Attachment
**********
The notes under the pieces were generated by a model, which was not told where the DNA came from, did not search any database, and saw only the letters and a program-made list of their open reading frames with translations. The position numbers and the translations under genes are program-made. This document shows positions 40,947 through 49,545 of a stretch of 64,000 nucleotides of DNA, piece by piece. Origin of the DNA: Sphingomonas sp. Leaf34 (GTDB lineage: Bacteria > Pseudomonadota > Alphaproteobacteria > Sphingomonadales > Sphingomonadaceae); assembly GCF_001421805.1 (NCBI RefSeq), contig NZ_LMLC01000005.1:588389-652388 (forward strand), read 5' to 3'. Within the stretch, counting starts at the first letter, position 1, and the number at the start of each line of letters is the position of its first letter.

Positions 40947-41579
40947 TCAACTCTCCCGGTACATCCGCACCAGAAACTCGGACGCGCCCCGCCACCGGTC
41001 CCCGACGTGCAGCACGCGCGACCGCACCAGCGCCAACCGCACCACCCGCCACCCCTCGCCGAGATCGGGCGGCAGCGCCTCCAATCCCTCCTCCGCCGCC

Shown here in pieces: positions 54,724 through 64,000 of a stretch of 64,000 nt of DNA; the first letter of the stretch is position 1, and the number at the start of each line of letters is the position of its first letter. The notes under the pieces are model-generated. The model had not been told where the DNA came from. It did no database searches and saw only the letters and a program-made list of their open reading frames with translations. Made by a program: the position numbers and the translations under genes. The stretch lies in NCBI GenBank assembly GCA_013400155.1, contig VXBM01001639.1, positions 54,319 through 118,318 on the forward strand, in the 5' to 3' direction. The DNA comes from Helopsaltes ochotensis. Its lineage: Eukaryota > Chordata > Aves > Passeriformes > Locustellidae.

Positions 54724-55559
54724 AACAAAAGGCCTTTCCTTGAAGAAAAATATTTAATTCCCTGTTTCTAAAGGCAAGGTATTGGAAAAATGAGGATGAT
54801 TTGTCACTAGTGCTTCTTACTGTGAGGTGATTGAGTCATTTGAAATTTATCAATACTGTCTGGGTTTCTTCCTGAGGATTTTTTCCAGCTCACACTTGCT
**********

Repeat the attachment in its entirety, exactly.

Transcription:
The notes under the pieces were generated by a model, which was not told where the DNA came from, did not search any database, and saw only the letters and a program-made list of their open reading frames with translations. The position numbers and the translations under genes are program-made. This document shows positions 40,947 through 49,545 of a stretch of 64,000 nucleotides of DNA, piece by piece. Origin of the DNA: Sphingomonas sp. Leaf34 (GTDB lineage: Bacteria > Pseudomonadota > Alphaproteobacteria > Sphingomonadales > Sphingomonadaceae); assembly GCF_001421805.1 (NCBI RefSeq), contig NZ_LMLC01000005.1:588389-652388 (forward strand), read 5' to 3'. Within the stretch, counting starts at the first letter, position 1, and the number at the start of each line of letters is the position of its first letter.

Positions 40947-41579
40947 TCAACTCTCCCGGTACATCCGCACCAGAAACTCGGACGCGCCCCGCCACCGGTC
41001 CCCGACGTGCAGCACGCGCGACCGCACCAGCGCCAACCGCACCACCCGCCACCCCTCGCCGAGATCGGGCGGCAGCGCCTCCAATCCCTCCTCCGCCGCC

Shown here in pieces: positions 54,724 through 64,000 of a stretch of 64,000 nt of DNA; the first letter of the stretch is position 1, and the number at the start of each line of letters is the position of its first letter. The notes under the pieces are model-generated. The model had not been told where the DNA came from. It did no database searches and saw only the letters and a program-made list of their open reading frames with translations. Made by a program: the position numbers and the translations under genes. The stretch lies in NCBI GenBank assembly GCA_013400155.1, contig VXBM01001639.1, positions 54,319 through 118,318 on the forward strand, in the 5' to 3' direction. The DNA comes from Helopsaltes ochotensis. Its lineage: Eukaryota > Chordata > Aves > Passeriformes > Locustellidae.

Positions 54724-55559
54724 AACAAAAGGCCTTTCCTTGAAGAAAAATATTTAATTCCCTGTTTCTAAAGGCAAGGTATTGGAAAAATGAGGATGAT
54801 TTGTCACTAGTGCTTCTTACTGTGAGGTGATTGAGTCATTTGAAATTTATCAATACTGTCTGGGTTTCTTCCTGAGGATTTTTTCCAGCTCACACTTGCT